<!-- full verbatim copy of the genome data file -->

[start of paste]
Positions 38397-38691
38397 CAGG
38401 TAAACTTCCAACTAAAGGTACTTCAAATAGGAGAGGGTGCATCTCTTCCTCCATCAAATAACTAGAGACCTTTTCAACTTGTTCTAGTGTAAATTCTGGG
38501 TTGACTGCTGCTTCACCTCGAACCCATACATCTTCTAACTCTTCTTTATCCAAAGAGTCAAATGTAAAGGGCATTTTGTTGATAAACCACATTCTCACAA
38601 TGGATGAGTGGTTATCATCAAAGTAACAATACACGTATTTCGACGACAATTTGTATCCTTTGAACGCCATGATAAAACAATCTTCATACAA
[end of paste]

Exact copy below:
Positions 38397-38691
38397 CAGG
38401 TAAACTTCCAACTAAAGGTACTTCAAATAGGAGAGGGTGCATCTCTTCCTCCATCAAATAACTAGAGACCTTTTCAACTTGTTCTAGTGTAAATTCTGGG
38501 TTGACTGCTGCTTCACCTCGAACCCATACATCTTCTAACTCTTCTTTATCCAAAGAGTCAAATGTAAAGGGCATTTTGTTGATAAACCACATTCTCACAA
38601 TGGATGAGTGGTTATCATCAAAGTAACAATACACGTATTTCGACGACAATTTGTATCCTTTGAACGCCATGATAAAACAATCTTCATACAA